What follows are personal observations offered as stimuli for research and debate; hypotheses, not facts. If anyone wanted to test them in an empirical, statistical study, I’d be delighted to collaborate. I am curious to know the degree to which each hypothesis holds true, but also conscious of serious hazards facing the researcher – such how the encoding of pibroch would handle cadence E.
With this in mind, my doctoral research is focusing on cadences and other questions raised by the diversity of notations found in pibroch’s source material. It is not like analysing Palestrina’s polyphony, or Haydn’s string quartets: these are relatively straightforward to encode because they use a consistent form of notion and complete editions exist to scan. Pibroch, by contrast, presents an encoder’s nightmare. The notation is far from consistent, the editions are far from complete, and it is hardly worth encoding a smaller sample than the 312 tunes transcribed before 1841 because you need to randomly set aside half the data for the results to be taken seriously. Limiting the sample to what has been published would skew findings to reflect the preferences of 20th-century editors, and I am more interested in the thinking of pibroch’s early transcribers.
For experimental results to be valid, the design has to be robust and I’d like to thank David Huron for helping me think how to approach this. Without actively seeking failure, the results will reflect personal bias and prejudice rather than scientific truth. David delivered an inspiring lecture series at the University of Cambridge, Faculty of Music, and generously helped me to articulate these hypotheses in February 2013. I’m publishing them here, untested, in order to help my co-editor, David Hester, to develop the ‘Explore by Genre’ pages of this site:
Hypothesis 1. In light of the higher pitch exhibited by vocal crying, we predict that laments will tend to exhibit a higher tessitura, particularly in the second halves of grounds which, for psychoacoustic reasons, leave a more powerful impression on the listener. [N.B. a single variation doubling from each work suffices for the sample – perhaps only the second half.]
Hypothesis 2. In light of the social functions of laments (assuaging grief and leaving lasting memorials), we predict that the grounds of laments will be longer than those of non-laments.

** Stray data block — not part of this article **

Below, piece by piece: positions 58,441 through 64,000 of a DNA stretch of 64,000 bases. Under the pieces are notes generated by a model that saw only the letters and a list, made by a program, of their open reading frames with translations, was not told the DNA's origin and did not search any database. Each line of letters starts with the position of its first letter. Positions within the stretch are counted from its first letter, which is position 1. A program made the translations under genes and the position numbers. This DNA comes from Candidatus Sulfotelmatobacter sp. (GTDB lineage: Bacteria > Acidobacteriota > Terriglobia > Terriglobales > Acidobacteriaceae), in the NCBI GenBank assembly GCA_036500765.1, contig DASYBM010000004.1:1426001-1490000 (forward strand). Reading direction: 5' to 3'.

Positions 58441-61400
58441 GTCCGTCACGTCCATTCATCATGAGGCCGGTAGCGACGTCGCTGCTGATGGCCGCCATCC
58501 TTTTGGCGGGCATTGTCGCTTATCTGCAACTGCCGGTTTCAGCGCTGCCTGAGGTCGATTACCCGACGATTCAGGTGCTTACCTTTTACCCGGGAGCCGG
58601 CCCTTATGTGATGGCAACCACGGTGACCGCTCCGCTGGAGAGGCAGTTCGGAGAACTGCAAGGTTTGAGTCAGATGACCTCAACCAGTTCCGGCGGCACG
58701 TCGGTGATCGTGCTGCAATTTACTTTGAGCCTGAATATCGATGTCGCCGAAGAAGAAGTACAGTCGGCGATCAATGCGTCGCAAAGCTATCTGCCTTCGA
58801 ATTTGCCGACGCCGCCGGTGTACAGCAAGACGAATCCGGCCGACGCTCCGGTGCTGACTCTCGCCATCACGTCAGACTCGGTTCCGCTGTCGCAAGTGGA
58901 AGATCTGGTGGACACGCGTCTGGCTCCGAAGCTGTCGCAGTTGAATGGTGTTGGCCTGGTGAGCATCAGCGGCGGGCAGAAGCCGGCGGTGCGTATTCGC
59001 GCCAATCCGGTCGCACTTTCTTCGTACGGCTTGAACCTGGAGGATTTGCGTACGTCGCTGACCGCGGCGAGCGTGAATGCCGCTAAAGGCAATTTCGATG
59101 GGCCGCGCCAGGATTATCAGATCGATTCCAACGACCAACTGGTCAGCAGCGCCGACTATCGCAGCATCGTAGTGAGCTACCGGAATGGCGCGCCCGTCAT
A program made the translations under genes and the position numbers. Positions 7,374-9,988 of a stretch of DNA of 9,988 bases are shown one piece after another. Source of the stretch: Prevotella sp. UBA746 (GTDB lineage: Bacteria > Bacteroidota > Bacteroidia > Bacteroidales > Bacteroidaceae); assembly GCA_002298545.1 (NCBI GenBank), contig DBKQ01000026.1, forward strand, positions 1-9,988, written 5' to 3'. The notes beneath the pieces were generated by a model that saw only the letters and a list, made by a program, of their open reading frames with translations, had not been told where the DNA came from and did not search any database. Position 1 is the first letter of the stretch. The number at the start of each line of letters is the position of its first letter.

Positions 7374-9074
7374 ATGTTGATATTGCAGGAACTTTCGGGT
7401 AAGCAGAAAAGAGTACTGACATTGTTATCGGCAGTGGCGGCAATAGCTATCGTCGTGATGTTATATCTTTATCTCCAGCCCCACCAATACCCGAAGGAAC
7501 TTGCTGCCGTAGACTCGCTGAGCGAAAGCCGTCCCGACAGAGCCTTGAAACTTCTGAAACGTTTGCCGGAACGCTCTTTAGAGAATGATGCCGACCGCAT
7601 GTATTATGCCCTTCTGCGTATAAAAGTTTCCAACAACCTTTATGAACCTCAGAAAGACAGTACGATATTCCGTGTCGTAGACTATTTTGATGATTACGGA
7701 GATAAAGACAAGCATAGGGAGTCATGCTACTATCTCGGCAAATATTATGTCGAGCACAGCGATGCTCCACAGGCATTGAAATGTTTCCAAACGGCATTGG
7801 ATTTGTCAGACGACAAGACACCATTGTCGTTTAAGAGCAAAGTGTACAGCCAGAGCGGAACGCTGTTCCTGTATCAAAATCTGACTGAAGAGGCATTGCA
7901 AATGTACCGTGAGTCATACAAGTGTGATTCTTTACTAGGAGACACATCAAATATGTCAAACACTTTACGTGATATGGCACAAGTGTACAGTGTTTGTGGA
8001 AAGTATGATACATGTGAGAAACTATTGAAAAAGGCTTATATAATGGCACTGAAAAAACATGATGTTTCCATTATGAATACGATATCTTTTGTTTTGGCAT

Hypothesis 3. In light of hypothesis 1 and the leading role that crathaidhnean (double beats) play in sustaining pitch height, we predict that lament grounds will exhibit more crathaidhnean.
Hypothesis 4. In light of the resemblance of the sound of finger strikes to the ‘cracking’ or ‘breaking’ of the human voice in crying, we predict that crathaidhnean in lament grounds will exhibit a larger average pitch excursion (i.e. that double beats on D and E carry greater weight as lament markers than other double beats).
Hypothesis 5. In light of the emotional state associated with grief, we predict that lament grounds will exhibit more dramatic surprises, less internal repetition, and less geometric order in their construction.
Hypothesis 6. In light of psychological research investigating examples of non-pibroch music that move people to tears, we predict that laments are more likely to contain falling sequences than non-laments.
I predict that these six hypothetical characteristics of a pibroch lament carry different weight and are present in different proportions, with only a couple needing to be present for a pibroch to be perceived by a cultural insider as a lament. Knowledge of other laments is what defines the insider: someone who has subconsciously formed multiple connections within the repertoire. Allan MacDonald has suggested that there were two types of lament: a more anguished keening lament and a more consoling, monumental cumha.
Psychoacoustic considerations add complexity. For example, how do we measure higher tessitura? Lets consider the laments for Mary MacLeod, MacSwann of Roaig, and Cameron of Dungallon. The brain does weird and wonderful things interpreting physical acoustic input, and what is required here is not simplistic note-counting but something that approximates the complexity of human perception. Why does my brain – perhaps yours too – perceive a high tessitura in these laments? I suggest that sustained high stretches in the second half can be just as powerful as a high tessitura across the whole ground.
I’d look for reinforcement between different lament markers and put everything that doesn’t fit the pattern centre-stage. For example, the high tessitura of Salute on the Birth of Rory Mor is recognised as a evoking joy, not grief. Note its melodic liveliness and the absence of repeated double beats, wriggling about rather than lingering on one pitch for any length of time. Looking for things that don’t fit, rather than things that do, is the best way to sharpen our understanding.
Two insoluble questions arise – aspects of interpretation that I don’t think can be tested empirically because our notations do not provide sufficient resolution. They are:
- In the internal timing of double beats, were performers at an earlier period more likely to lengthen the second finger strike, and to increase the separation of the two strikes, in laments?
- Were they more likely to play longer appoggiaturas (or ‘held streams’) in laments?
Recent psychological research explains why, of all the pibroch genres, laments are valued the most highly. This Wall Street Journal article provides a good introduction. This in turn helps us to understand why non-laments might gradually come to be played like laments. In an environment in which each piper only presents one tune, lament treatment turns a non-lament into a superior piece of ‘listening music’.